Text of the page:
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Trending: Glamorous Train Travel

Tren Crucero

High-speed rail may be the wave of the future, but romantics seduced by the old-school glamour of train travel have new options, too. In Ecuador, Tren Crucero (pictured) deploys a restored 1900’s steam locomotive along a route from the Andes to the Pacific Ocean, with stretches past the 19,347-foot Cotopaxi Volcano and the Devil’s Nose, a daunting series of switchbacks. The 158-year-old Panama Canal Railway Company—created to haul cargo across the isthmus in pre-canal days—ferries passengers in vintage coaches from the capital to Colón, gateway to the Caribbean coast.

In the Balkans, you can ride between Serbia and Montenegro on the Blue Train, the luxury carriage in which former Yugoslav leader Marshal Tito once entertained Queen Elizabeth and other heads of state. The Venice Simplon-Orient-Express has launched its first Scandinavian itineraries; the Art Deco–era icon travels between Venice, Copenhagen, and Stockholm, with guests staying in classic hotels.

Photo courtesy of Ferrocarriles del Ecuador

Negev, Israel: New Luxury Hotel

Beresheet hotel in Negev, Israel

Thirsting for luxury in Israel’s Negev region? Look no further than this new crater-front property.

In a nation of countless historic natural wonders, Israel’s 200 million-year-old Makhtesh Ramon crater has always stood out. Set in the stark Negev desert region 2 1/2 hours south of Tel Aviv, this 23-mile-long geological depression is rich both in rare wildlife and the archaeological remnants of its first human inhabitants. Now Mitzpe Ramon—the area’s dusty boomtown—finally has a hotel as wondrous as its location. Named after the Hebrew word for genesis, Isrotel’s Beresheet lives up to its weighty moniker. Built using indigenous stone and tropical Brazilian wood, it has 40 low-slung structures housing 111 rooms and suites, including 42 with Israel’s first private infinity-edge pools. All face the 1,000-foot-deep crater, where four-wheel-drive jeeps take visitors to see prehistoric fossils, early dwellings, and endangered birds and mammals. While the surrounding desert is home to a clutch of boutique wineries, you can appreciate other types of local bounty right at the resort. The pan-Mediterranean restaurant sources ingredients from nearby farms and kibbutzim for dishes such as lamb kebabs and pine nuts wrapped in eggplant, and native herbs are used in essential oils at the nine-room spa. After a treatment, head over to the resort’s crater-front pool for a dip—what better way to drink in the desert than from a water-filled oasis? 972-8/659-8000; doubles from $300.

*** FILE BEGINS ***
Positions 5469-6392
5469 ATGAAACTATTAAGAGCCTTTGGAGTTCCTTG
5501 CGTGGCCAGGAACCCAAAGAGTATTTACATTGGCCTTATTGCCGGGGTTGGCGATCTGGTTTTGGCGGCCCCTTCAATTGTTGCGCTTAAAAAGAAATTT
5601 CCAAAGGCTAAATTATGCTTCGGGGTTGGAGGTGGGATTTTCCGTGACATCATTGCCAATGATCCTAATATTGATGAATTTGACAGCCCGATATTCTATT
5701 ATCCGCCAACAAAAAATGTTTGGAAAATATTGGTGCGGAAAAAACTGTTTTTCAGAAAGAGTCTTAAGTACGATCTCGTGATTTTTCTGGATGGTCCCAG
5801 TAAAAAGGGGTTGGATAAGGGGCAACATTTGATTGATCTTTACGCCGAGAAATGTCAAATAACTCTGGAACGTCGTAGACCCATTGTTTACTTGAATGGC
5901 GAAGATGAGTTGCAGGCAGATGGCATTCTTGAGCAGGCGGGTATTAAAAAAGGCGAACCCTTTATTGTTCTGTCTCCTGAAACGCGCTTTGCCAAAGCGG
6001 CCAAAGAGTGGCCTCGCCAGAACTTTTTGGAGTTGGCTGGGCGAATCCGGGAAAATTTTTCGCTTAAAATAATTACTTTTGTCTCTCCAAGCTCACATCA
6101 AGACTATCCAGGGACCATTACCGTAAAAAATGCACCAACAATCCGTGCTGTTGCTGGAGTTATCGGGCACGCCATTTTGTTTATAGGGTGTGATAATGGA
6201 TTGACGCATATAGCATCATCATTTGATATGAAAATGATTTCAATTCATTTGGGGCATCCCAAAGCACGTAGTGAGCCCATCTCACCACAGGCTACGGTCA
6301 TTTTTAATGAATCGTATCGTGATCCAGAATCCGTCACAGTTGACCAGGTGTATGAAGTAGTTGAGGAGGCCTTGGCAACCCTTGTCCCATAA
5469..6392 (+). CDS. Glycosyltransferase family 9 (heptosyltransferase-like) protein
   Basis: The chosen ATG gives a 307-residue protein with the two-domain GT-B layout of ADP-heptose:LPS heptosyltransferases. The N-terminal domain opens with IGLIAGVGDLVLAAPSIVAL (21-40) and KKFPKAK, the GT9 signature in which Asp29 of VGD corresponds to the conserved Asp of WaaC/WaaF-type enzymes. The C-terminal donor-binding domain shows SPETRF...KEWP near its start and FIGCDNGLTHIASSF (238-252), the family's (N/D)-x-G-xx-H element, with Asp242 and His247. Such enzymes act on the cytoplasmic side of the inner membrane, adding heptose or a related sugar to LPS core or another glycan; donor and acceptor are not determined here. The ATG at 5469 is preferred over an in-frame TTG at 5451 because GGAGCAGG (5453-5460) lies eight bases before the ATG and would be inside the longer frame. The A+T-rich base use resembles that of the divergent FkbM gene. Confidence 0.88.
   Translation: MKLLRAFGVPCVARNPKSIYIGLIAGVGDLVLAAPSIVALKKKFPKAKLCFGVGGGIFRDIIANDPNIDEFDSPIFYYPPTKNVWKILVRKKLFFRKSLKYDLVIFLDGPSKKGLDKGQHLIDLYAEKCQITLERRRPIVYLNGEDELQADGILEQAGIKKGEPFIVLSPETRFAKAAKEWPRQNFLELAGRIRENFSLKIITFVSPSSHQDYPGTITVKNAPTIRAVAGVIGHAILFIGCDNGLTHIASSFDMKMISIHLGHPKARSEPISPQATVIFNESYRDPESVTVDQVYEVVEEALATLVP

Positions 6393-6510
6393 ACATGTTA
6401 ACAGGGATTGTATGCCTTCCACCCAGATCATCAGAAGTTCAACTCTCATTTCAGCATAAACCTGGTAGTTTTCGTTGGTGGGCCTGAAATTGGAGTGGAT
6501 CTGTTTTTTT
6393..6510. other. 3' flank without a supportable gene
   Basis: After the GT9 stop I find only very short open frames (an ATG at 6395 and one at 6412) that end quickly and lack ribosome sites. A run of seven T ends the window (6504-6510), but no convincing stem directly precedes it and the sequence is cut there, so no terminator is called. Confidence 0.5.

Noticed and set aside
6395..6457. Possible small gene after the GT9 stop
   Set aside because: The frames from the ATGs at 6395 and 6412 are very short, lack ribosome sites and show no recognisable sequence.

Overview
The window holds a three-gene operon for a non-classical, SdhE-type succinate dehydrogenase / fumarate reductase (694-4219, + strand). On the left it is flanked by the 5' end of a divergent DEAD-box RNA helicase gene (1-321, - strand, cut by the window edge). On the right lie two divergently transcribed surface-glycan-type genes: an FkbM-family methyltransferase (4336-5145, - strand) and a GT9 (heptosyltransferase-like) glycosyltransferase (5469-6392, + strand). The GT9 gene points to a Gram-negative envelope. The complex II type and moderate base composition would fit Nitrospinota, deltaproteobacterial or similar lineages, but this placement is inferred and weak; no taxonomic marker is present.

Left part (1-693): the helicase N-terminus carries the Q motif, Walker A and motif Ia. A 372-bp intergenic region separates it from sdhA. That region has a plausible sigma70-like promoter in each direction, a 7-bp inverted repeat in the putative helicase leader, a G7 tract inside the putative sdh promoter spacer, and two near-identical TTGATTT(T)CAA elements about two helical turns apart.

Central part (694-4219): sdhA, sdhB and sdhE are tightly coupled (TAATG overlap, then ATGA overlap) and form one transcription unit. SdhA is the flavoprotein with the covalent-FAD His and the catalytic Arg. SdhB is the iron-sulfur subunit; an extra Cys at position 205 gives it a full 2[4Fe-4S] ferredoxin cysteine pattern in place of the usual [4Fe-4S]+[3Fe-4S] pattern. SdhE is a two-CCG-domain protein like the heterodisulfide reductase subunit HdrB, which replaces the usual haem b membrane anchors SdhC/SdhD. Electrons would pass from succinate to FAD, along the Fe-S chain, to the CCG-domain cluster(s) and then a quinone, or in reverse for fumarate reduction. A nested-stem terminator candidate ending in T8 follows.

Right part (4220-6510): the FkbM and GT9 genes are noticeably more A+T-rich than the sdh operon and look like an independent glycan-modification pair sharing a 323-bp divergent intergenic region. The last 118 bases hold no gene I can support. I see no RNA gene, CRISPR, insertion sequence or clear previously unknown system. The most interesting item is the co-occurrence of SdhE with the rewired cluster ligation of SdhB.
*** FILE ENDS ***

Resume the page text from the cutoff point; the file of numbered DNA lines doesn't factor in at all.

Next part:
Photo courtesy of Isrotel


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